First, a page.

By Emily Glazer and Ryan Tracy

Wells Fargo & Co. chief Timothy Sloan received a terse call last Tuesday from the Federal Reserve and Federal Deposit Insurance Corp.: That afternoon the regulators would publicly announce the bank had flunked a vital test and would be slapped with first-of-their-kind penalties.

The failure of the bank's so-called living will test, even as four other big banks passed, kicked off the latest crisis for Wells Fargo, which is still reeling from its sales-tactics scandal. And it poses yet another challenge for Mr. Sloan, who only took the bank's helm in October after theabrupt retirement of former CEO John Stumpf.

Within hours of the call, Wells Fargo finance chief John Shrewsberry was on a plane to Washington, D.C. to meet with regulators, according to people familiar with the matter. Mr. Sloan jetted across the country the next day, the people added.

They left the talks believing regulators were concerned with the type of blueprint the bank was using to show how it would address a cataclysmic failure, the people said. At Wells Fargo, this involves multiple units of the bank being placed under bankruptcy protection or kept running on their own.

That differs from the models of the other large banks. These call for the bankruptcy of a firm's holding company, while individual units are kept running or sold off piecemeal.

Citigroup Inc. had success when outlining such a strategy to regulators this year. Bank of New York Mellon Corp. previously had a strategy similar to that of Wells Fargo,but switched to the latter approach. It passed regulatory muster last week.

Fed and FDIC officials previously have said they don't care what approach a bank chooses, so long as the firm meets legal requirements. And the failure letter the agencies sent to Wells Fargo didn't order it to change its bankruptcy approach.

Even so, Wells Fargo is now scrambling to address regulators' concerns. As a first step, it likely will move toward the model used by other banks, according to people familiar with the matter.

Another takeaway from the meetings for Wells Fargo: regulators thought the bank didn't devote enough resources to the test, or make enough changes to its approach when compared with other banks, some of these people said.

The living wills are a requirement of the 2010 Dodd-Frank law, which sought to prevent bailouts partly by forcing big banks to develop a plan for how they could go through bankruptcy without taxpayerassistance. The law directed regulators to judge whether plans are credible and gave them power to sanction, or even break up, firms that are found lacking.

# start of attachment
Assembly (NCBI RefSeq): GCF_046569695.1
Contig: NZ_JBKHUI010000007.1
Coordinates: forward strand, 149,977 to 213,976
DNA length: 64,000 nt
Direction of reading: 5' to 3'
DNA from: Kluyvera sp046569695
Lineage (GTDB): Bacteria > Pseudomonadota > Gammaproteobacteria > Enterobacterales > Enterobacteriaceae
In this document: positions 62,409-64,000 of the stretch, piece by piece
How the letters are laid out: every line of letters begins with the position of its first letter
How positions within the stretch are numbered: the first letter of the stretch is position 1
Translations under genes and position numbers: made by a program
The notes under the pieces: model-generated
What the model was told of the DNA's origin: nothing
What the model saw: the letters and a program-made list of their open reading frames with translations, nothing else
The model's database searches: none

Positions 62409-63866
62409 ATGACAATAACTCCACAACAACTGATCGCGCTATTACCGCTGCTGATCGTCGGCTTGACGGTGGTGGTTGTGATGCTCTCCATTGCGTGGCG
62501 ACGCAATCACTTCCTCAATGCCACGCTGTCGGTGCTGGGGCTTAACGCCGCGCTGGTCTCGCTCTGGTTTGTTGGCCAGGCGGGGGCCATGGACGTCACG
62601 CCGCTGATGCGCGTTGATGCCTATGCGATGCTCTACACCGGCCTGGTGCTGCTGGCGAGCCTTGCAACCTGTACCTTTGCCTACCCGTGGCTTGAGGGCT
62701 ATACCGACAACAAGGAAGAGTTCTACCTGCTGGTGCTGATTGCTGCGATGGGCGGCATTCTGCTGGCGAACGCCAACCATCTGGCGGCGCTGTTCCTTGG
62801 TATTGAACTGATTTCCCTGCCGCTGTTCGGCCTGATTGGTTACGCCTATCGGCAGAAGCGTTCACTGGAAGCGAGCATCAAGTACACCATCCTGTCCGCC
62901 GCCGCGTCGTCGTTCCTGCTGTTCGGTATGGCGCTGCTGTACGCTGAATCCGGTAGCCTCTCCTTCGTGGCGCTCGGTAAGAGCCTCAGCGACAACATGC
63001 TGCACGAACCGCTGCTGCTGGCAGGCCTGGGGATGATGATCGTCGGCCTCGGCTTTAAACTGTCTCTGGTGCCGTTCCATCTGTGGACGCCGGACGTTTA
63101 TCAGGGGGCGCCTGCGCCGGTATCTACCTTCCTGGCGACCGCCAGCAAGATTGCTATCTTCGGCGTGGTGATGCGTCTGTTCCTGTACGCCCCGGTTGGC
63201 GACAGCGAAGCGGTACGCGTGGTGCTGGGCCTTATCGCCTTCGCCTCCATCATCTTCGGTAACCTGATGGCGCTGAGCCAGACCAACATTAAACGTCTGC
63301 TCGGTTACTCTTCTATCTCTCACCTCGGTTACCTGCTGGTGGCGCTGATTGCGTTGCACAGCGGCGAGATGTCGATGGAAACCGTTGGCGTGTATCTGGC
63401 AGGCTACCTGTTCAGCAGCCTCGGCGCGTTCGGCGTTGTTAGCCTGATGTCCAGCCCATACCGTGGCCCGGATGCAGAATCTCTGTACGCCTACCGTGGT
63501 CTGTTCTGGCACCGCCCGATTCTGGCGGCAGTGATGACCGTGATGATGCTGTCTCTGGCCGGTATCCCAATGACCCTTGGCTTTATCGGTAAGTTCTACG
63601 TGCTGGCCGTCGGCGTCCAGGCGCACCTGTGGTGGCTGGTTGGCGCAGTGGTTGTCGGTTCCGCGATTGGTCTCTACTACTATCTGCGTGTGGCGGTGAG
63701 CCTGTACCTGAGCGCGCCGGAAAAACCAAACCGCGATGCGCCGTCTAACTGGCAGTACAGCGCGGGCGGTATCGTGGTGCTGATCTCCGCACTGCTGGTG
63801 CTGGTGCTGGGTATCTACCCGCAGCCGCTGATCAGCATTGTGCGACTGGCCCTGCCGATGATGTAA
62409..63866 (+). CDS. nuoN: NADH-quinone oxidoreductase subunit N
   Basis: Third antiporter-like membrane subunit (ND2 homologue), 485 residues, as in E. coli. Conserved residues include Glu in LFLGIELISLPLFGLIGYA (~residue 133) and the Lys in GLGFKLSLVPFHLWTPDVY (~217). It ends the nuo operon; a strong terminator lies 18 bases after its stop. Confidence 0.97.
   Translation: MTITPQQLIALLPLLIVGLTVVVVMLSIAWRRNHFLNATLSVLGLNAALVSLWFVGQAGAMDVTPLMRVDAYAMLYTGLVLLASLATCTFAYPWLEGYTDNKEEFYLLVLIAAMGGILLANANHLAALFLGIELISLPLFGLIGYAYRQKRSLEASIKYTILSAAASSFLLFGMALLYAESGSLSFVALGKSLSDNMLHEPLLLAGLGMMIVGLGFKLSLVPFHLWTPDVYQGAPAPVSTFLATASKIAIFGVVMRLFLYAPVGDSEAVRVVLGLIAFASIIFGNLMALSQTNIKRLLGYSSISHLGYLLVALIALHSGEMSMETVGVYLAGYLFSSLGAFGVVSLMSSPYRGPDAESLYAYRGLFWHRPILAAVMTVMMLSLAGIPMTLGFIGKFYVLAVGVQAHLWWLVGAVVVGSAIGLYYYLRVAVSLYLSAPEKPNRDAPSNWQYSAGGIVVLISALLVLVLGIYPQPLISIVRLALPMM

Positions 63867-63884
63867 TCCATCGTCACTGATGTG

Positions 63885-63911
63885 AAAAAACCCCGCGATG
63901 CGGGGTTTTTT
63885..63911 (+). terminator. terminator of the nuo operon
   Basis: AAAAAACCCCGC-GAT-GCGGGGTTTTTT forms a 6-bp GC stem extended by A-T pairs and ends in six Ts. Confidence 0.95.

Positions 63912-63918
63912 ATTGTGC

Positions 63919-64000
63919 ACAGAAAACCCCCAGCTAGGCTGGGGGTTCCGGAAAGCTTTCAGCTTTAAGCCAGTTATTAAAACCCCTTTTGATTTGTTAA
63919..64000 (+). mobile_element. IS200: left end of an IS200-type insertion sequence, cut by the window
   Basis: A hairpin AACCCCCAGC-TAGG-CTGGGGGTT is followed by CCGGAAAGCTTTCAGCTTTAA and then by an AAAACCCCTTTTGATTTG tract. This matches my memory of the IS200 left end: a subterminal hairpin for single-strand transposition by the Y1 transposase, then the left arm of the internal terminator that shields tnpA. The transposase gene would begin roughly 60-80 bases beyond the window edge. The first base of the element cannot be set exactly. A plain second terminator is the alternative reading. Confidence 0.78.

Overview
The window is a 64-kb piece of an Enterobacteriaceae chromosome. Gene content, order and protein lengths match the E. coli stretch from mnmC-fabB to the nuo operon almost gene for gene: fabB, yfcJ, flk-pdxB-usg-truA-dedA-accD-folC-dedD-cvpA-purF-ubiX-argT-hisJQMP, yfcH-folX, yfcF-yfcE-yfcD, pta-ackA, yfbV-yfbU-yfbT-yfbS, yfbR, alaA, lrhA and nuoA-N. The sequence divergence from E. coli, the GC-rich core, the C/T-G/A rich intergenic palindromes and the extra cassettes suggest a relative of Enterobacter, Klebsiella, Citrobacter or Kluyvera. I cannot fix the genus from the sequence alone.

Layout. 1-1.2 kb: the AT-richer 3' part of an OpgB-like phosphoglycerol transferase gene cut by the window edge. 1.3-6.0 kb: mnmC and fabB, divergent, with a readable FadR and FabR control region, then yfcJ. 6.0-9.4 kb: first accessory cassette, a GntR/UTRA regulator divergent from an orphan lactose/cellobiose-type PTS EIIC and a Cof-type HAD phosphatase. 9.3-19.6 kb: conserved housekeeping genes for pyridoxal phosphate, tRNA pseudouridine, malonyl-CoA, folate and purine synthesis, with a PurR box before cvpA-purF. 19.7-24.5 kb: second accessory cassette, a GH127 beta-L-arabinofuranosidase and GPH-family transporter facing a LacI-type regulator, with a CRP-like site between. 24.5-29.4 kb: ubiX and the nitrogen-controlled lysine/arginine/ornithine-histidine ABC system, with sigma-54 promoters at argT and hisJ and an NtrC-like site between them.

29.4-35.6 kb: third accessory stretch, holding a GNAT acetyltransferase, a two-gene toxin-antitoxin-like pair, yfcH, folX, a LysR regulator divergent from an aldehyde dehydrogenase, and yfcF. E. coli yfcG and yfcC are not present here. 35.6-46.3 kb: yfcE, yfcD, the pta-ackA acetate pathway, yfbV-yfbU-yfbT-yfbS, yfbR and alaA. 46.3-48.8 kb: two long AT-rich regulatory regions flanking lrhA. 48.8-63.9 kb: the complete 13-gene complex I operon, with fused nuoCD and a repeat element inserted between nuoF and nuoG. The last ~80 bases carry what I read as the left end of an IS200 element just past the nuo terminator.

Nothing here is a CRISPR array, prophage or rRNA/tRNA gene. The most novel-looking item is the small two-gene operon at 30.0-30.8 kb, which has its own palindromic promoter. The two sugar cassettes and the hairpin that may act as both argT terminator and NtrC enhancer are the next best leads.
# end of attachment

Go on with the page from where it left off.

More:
So the failure has big repercussions for Wells Fargo. It is a fresh blow as the bank is trying to restore its reputation following a September regulatory settlement that alleged the bank opened as many as 2.1 million accounts without customers' knowledge.

More immediately, the failure marked the first time the Fed and FDIC have imposed penalties on a bank under the living-wills process. As a result, Wells Fargo is now barred from creating new international banking units or acquiring any nonbank subsidiaries. If regulators aren't happy with the response to be submitted by March 2017, they could cap growth at the bank and, in two years, force it to divest certain assets or businesses.

The rebuff was also a blow to Messrs. Sloan and Shrewsberry. The bank had said in a disclosure in October that Mr. Sloan, who was then president, would take a "more prominent role" in overseeing all recovery and resolution planning initiatives. Mr. Shrewsberry meanwhile leads the management governance committee related to living wills.

In their letter last week to the bank, the Fed and FDIC were highly critical of Wells Fargo's efforts. They said the firm "has not even completed an assessment" related to how it would keep operating critical services during a bankruptcy, for example. The regulators added that when it came to the bank's plan for potentially reorganizing legal entities it owns, "it is unclear whether or under what circumstances [Wells Fargo] would take action or what type of actions it would consider taking."

Even areas that Wells Fargo had said previously it was focusing on came up short. In October, the bank said it adopted a policy to monitor, oversee and govern its subsidiaries. But its legal entities planning ended up being a sore spot in its assessment.

It isn't that Wells Fargo has failed to focus on its living-wills process. In 2014, it was the sole big bank to receive a passing grade. But Wells Fargo didn't receive a perfect score. Regulators said the blueprint had shortcomings that needed to be addressed in its revised plan for 2015.

In early 2016 regulators failed that plan. One problem: it contained inaccurate information that later had to be corrected. Wells Fargo, along with four other banks, was told to resubmit the plan.

Wells Fargo spent millions of dollars on consultants and reassigned employees to different groups across the firm to work on this, people familiar with the matter said. And in October Wells Fargo disclosed information on its progress, saying it reorganized the office related to living wills and expected to double that staff over the next six to 12 months.

Less than two months later, regulatorstold Wells Fargo it was the only bank whose makeup test didn't merit a passing grade.

Write to Emily Glazer at emily.glazer@wsj.com and Ryan Tracy at ryan.tracy@wsj.com

(END) Dow Jones Newswires

December 21, 2016 02:47 ET (07:47 GMT)

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